This is only tangentially-related to the moment, but real-life Anya (Emma Caulfield) married, then divorced a guy named “Cornelius Grobbelaar.” I didn’t run that through a Harry Potter character generator, that is his actual name. There is no way a dude named Cornelius Grobbelaar likes sports. “Yeah honey, I’ll be back later, I’m gonna head up to the sports bar and have a few drinks and eat a few wings and watch the Steelers game with f**king CORNELIUS GROBBELAAR.”
So maybe she was totally wrong about the sports. Or maybe she just has terrible taste in men.
Episode: “Once More With Feeling” (season 6, season 7)
What Happens: Because stuff like this happens in Sunnydale, a demon is summoned who makes everyone break out into song, and dance until they catch fire and die. Spoiler alert: It’s Xander’s fault. Anyway, “Once More With Feeling” is a musical episode, six whole years before the hacks at ‘Scrubs’ gave it a shot, and features a lot of solid musical performances: Tara spins around in a park singing about magic, Buffy sings about how bored she’s gotten stabbing dead people in the chest and Willow … uh, tries her best. The best musical number comes from Giles, who is well into his LOOK HOW ADULT CONTEMPORARY SEXY ANTHONY HEAD IS phase, singing about how he’d like to help Buffy get better, but he’s only holding her back. Somewhere back in 2001, a few million hilariously uncool girls swoon in unison. Also probably 21-year old me, because I’m not gonna front.
Key line: I can’t find a good clip of the scene (because thanks, Internet), but here’s the song, throwing knife foley sounds and all:
Subscribe to UPROXX“Once More With Feeling” is a pretty amazing episode of television from beginning to end, and it’s available on Netflix Instant, just like the rest of the show. In fact, I’d say it’s one of the episodes you should experience whether you watch the show or not, alongside “Hush,” “The Body,” and whichever episode it is where you find out Xander has a Tweety Bird watch.
(Guest contributor FembotDanielle)
Episode: “Earshot” (season 3, episode 18)
What Happens: Buffy slays one of two mouthless demons, only to be infected by its phosphorescent special effects blood. The infection, besides causing a nasty rash that Buffy really shouldn’t be picking at, eventually causes part of the demon to manifest itself in the host. Is it horns? A tail? A demon penis? Nope, just telepathic powers that seem fun at first, but would eventually drive her to a life of insanity and total seclusion. Oh, if only we could only be so lucky. We get to hear Sunnydale student and faculty’s innermost thoughts, affirming that teenage boys only think about sex, Wesley’s character started out super creepy, and a bunch of characters we’ve never seen before have thoughts that will never be important ever again. There is a pep rally for the school’s basketball team, Buffy does some crazy parkour moves in broad daylight, casually betraying that she was just another boring regular kid, and, most importantly, there’s murder afoot! Also, Angel rips out the heart of a demon and feeds it to Buffy because romance.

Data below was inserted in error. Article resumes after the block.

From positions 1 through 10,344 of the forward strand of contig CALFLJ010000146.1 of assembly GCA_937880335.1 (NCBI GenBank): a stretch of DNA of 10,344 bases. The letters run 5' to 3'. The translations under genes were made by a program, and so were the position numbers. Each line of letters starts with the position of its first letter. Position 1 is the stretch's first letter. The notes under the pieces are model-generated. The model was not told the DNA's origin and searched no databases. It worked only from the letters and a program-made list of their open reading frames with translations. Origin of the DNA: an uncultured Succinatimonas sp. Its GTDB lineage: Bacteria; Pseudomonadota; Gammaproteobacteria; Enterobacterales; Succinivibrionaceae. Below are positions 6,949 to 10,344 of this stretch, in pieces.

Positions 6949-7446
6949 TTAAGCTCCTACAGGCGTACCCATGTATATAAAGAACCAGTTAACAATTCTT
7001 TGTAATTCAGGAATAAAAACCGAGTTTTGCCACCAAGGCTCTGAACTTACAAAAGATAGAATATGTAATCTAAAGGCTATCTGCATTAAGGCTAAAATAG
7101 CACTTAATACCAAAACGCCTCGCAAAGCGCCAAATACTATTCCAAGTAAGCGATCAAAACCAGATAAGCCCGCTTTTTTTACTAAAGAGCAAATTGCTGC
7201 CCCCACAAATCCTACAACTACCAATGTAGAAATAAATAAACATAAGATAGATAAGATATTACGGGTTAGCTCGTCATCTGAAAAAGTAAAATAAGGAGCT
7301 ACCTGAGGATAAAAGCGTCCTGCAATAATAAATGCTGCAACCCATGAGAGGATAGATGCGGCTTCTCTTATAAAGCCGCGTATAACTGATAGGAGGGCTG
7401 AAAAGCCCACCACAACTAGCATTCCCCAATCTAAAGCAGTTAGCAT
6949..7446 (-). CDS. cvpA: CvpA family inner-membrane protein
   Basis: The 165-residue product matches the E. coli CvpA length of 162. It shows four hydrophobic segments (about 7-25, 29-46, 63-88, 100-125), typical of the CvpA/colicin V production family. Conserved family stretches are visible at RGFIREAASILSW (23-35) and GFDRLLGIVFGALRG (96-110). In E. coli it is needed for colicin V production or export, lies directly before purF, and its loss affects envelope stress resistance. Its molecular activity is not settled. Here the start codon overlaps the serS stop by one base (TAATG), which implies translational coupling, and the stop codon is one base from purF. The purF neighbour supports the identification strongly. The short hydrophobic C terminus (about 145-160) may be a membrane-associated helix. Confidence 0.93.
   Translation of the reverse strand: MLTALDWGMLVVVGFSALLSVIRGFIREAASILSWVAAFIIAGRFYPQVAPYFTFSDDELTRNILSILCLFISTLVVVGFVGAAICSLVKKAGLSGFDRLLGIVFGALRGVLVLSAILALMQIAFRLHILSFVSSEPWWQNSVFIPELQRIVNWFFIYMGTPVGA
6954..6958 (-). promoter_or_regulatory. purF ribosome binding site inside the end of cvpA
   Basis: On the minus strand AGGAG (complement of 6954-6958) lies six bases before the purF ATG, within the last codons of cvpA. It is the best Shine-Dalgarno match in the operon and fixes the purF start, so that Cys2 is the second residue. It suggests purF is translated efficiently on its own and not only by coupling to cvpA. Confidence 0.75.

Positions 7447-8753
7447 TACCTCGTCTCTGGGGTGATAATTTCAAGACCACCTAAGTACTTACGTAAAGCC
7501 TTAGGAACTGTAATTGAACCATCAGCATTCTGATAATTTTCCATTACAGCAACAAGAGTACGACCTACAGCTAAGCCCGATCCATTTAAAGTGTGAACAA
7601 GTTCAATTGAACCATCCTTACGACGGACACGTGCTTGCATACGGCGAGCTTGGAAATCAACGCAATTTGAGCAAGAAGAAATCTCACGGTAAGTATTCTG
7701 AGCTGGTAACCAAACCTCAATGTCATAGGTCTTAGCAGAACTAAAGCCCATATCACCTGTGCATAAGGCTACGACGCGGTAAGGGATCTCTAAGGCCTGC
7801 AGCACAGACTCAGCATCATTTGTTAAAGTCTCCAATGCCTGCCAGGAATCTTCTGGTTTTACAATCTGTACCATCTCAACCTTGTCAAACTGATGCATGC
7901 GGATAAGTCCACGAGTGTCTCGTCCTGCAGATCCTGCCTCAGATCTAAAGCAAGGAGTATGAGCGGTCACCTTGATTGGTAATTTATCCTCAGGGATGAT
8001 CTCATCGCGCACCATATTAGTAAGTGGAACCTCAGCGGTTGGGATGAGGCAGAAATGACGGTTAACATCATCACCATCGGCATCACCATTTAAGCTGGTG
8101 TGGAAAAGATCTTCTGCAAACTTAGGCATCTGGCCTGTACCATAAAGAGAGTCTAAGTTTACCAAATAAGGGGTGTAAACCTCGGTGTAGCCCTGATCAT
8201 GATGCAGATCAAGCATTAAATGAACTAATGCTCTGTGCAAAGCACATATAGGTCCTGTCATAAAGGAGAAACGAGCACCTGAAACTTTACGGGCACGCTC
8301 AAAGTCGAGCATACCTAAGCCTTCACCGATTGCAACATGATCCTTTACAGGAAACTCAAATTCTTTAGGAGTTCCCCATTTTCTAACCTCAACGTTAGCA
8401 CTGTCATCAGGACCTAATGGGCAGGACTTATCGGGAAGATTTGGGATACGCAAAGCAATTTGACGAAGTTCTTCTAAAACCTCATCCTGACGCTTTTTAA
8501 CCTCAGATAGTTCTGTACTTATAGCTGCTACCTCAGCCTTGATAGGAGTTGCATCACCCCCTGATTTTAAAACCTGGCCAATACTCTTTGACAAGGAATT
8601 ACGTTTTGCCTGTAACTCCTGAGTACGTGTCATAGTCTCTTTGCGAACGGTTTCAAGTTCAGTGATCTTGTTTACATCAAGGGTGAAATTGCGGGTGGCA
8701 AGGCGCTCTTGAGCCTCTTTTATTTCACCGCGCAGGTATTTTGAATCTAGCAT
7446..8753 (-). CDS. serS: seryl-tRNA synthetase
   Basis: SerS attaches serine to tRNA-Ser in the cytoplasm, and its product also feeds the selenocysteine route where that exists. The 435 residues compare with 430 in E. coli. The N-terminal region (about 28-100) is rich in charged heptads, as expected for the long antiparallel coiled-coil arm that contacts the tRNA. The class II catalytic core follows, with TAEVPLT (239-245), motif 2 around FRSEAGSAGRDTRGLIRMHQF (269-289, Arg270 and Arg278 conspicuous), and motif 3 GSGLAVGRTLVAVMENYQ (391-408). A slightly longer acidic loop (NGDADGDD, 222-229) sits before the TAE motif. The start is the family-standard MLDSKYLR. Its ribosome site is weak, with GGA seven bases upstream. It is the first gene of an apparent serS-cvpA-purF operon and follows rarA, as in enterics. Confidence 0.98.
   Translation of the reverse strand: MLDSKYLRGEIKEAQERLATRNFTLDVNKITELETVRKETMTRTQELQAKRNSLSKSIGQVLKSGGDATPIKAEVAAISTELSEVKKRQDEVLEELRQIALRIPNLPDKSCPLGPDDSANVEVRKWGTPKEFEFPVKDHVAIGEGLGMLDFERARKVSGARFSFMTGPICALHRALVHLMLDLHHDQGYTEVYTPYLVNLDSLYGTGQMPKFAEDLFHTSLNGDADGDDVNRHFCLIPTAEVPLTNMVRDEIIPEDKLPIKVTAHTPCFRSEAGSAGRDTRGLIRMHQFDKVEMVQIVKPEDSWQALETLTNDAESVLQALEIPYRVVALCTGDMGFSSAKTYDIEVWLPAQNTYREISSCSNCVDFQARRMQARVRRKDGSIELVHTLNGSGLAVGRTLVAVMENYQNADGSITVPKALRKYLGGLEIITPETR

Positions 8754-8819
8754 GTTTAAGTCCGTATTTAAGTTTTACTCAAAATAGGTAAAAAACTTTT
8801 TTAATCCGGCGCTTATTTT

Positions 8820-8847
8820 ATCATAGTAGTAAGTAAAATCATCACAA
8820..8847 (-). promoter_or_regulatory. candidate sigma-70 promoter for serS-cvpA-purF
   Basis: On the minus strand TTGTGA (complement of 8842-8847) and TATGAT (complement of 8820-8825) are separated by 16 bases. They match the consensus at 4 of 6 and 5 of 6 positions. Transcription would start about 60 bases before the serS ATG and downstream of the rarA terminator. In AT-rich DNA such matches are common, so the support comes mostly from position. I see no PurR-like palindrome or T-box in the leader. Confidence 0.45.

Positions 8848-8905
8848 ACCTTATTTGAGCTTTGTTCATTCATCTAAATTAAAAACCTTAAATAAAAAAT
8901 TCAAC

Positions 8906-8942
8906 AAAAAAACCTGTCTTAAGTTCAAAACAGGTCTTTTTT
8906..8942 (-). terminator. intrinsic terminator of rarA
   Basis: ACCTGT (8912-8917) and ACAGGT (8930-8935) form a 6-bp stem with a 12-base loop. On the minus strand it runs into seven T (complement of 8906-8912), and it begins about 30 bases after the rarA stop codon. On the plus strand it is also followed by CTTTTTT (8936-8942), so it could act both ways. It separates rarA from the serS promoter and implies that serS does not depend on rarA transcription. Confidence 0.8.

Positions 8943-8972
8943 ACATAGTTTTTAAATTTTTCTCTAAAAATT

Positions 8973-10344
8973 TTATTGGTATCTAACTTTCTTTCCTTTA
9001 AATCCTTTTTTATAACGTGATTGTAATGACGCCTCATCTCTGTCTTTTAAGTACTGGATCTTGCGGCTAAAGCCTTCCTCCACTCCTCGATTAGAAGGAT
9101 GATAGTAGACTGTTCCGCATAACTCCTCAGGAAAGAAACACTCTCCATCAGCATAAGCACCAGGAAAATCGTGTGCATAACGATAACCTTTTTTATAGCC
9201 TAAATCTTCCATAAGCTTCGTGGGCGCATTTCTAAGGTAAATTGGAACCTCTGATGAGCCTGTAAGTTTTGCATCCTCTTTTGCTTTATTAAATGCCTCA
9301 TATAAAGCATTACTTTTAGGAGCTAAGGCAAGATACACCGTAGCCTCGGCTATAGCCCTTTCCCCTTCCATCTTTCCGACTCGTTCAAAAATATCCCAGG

Key line: “Oh right, ‘cuz the burden of being beautiful and athletic, that’s a crippler.”
This was a significant episode, the more minor of the reasons being the confirmation of past events through character exposition (apparently enough people couldn’t figure out that Giles and Joyce had sex in Band Candy), and the obvious being the subject of a potential school massacre being addressed on television in 1999. Originally the episode was set to air just a week after the tragic and shocking events at Columbine High School occurred. Obviously the episode was pulled, and eventually it aired, out of order, in September prior to the premiere of season 4.
As the internet is constantly reminding me, I can no longer talk about things in the nineties assuming that everyone will know what I’m talking about, or was alive when it was happening. For those of us who were in high school when this happened (including the KMFDM listening, all black wearing, unpopular kids such as myself), it was a legitimately terrifying event with ripple effects across school policies, television and music broadcasting, and of course, the oft-overreacting media very publicly capitalizing on the moral panic over subcultures and the social dynamics of teen outcasts. Music was viewed as a weapon, video games an instigator, and television, the same medium that broadcasted the events with as much detail as possible as they happened and repeatedly in the days that followed, was heavily censored. For something that has come to be viewed as part of the American vernacular, Columbine was a confused, sad, and fearful time for so many people. School shootings were hardly unheard of at that point, but there’s a reason why 13 years later, it can be argued that more people know the word ‘Columbine’ than can remember the name Kip Kinkel.